The Planetary Society is contributing this thing called the Living Interplanetary Flight Experiment (LIFE) to Russia's Phobos sample return mission -- it's basically a sealed puck with dormant microbes inside that'll fly to Mars and back in the return capsule, and biologists will take a look to see what damage the little bugs suffered during their space journey.
NASA announced that the Planetary Society’s LightSail 1 solar sail mission is on their short list for upcoming launch opportunities. The missions selected are CubeSats destined for piggyback launches as part of NASA's CubeSat Launch Initiative.
If you or I ingest arsenic, well...it doesn't go so well. If you are, on the other hand, a certain species of bacterium from Mono Lake, California, ingesting this seemingly toxic metal is simple enough.
In mid-October, I attended the First Moscow Solar System Symposium. Its focus was mostly on Phobos science and plans for next year's launch of the Phobos Sample Return Mission (also known as Phobos-Grunt), on which The Planetary Society will be flying the Living Interplanetary Flight Experiment.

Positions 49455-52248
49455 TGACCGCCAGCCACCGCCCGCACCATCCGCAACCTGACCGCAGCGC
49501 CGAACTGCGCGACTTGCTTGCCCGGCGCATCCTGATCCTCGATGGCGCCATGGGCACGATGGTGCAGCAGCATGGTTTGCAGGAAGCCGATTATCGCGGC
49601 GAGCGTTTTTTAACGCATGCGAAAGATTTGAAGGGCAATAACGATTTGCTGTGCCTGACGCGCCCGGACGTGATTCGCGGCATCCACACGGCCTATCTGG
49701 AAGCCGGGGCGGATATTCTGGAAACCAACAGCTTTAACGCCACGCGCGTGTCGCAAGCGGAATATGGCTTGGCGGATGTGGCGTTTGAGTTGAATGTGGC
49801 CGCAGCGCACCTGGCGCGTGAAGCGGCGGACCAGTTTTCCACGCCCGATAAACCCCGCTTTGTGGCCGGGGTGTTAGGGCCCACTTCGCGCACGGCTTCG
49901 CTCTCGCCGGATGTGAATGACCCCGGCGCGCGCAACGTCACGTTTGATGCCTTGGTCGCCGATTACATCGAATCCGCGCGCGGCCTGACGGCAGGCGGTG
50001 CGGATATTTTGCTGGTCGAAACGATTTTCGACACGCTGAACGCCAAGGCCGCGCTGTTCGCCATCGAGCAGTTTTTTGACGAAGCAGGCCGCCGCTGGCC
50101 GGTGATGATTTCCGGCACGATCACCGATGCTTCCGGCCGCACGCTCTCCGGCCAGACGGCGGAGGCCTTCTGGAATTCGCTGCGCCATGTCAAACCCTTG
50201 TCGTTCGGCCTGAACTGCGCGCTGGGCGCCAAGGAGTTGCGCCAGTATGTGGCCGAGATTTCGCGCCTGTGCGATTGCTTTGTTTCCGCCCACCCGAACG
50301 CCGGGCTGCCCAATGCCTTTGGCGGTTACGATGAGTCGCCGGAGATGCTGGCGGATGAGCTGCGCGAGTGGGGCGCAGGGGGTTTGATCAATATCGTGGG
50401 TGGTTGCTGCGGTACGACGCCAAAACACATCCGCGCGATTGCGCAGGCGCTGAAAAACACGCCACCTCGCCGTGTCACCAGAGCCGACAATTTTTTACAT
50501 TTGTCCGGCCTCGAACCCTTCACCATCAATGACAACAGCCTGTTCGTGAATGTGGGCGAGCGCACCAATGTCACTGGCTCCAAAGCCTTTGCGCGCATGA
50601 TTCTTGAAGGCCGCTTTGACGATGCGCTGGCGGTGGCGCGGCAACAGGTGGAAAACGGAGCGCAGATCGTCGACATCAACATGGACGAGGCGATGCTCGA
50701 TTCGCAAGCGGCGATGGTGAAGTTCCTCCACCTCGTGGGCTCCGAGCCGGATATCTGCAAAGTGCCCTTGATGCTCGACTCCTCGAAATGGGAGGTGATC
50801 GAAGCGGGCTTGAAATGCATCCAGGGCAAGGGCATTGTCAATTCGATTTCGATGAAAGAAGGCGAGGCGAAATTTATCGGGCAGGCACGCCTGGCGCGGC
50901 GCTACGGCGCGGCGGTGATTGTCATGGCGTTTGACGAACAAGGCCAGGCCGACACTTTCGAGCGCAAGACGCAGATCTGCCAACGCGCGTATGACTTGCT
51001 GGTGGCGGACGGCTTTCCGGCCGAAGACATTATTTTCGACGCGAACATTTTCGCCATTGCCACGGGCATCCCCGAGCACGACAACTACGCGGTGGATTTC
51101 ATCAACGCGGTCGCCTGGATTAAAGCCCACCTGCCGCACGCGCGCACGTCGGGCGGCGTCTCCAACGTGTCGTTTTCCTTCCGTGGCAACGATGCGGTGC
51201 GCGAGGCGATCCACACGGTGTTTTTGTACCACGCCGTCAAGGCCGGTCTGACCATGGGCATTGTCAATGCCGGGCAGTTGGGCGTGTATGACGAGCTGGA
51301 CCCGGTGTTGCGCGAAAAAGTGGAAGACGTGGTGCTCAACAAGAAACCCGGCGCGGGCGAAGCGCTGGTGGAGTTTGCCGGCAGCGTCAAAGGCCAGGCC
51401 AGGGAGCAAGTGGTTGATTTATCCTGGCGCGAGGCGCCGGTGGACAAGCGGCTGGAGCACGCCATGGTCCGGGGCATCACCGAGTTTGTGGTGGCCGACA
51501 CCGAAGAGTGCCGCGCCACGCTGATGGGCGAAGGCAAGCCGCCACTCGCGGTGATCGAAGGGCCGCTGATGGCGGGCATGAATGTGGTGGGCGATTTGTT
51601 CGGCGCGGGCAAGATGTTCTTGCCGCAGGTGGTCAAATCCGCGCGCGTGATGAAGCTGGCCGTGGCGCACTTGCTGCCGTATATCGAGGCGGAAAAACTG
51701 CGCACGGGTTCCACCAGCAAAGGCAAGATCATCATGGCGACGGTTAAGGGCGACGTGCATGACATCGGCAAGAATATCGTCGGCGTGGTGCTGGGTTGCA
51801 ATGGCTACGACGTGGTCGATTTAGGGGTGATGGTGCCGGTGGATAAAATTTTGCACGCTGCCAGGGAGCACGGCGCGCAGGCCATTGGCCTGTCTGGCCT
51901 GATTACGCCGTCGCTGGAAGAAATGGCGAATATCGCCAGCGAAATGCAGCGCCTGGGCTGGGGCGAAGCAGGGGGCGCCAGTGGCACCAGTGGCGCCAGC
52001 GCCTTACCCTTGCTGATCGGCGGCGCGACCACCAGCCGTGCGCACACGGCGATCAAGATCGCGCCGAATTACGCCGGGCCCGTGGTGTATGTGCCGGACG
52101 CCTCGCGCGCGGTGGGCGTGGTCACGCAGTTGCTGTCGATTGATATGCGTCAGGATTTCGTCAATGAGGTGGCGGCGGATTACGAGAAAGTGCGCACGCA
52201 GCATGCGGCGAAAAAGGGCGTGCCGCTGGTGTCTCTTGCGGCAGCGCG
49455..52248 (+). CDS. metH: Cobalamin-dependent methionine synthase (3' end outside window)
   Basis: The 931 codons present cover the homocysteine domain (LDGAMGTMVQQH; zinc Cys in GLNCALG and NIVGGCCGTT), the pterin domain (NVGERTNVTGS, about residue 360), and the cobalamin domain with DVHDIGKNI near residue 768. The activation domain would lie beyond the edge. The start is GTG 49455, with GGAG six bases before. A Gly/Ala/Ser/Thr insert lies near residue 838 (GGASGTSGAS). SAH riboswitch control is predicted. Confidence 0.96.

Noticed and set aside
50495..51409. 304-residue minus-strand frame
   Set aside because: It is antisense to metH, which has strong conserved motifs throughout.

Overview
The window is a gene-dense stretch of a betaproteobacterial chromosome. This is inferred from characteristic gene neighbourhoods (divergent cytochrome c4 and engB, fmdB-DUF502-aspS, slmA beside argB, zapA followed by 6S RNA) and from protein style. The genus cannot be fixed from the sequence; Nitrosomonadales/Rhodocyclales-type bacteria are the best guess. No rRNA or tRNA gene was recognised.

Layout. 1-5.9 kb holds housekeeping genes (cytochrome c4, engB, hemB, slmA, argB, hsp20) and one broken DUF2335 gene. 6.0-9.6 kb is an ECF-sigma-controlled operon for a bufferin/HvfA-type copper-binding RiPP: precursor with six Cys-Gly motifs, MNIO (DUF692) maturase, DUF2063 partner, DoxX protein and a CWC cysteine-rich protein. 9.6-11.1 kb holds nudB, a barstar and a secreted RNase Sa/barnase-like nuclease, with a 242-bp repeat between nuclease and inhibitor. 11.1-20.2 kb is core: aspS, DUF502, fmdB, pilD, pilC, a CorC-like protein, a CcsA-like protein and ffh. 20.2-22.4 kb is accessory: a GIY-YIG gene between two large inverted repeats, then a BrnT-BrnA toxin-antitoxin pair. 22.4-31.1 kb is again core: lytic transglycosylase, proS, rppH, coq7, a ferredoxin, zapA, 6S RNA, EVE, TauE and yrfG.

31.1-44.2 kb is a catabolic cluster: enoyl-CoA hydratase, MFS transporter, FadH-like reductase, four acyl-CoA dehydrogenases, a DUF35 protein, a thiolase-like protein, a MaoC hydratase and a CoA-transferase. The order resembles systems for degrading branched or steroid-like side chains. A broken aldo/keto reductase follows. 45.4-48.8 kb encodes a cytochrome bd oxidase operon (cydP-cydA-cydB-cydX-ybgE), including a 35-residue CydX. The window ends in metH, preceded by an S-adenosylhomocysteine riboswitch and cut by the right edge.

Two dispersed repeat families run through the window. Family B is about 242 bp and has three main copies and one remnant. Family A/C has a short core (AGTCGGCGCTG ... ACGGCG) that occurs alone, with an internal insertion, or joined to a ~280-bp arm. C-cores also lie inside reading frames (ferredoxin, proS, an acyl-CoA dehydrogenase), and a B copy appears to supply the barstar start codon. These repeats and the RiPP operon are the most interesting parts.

Waaaay back when Spirit and Opportunity landed on Mars in January 2004, the Planetary Society helped the public participate in the missions with a number of projects, including one where we printed "secret codes" around the edges of the two names-bearing DVDs that were bolted to the Mars Exploration Rover landers.
I just posted the following update to the Mars Climate Sounder Team Website. I didn't realize until this message came in to my inbox that it is now one Mars year before Curiosity lands. Tick, tick, tick...
Two weeks ago Mars Reconnaissance Orbiter and Mars Climate Sounder (MCS) started a four-week campaign to support entry, descent, and landing phase for the next Mars rover, Mars Science Laboratory (or "Curiosity").
Frank Drake used the 85' radio telescope at Green Bank to conduct the first modern Search for Extraterrestrial Intelligence in 1960. Using a very simple receiver and no computers, he listened to each of two sunlike stars for 100 seconds. Call that unit 1 Ozma.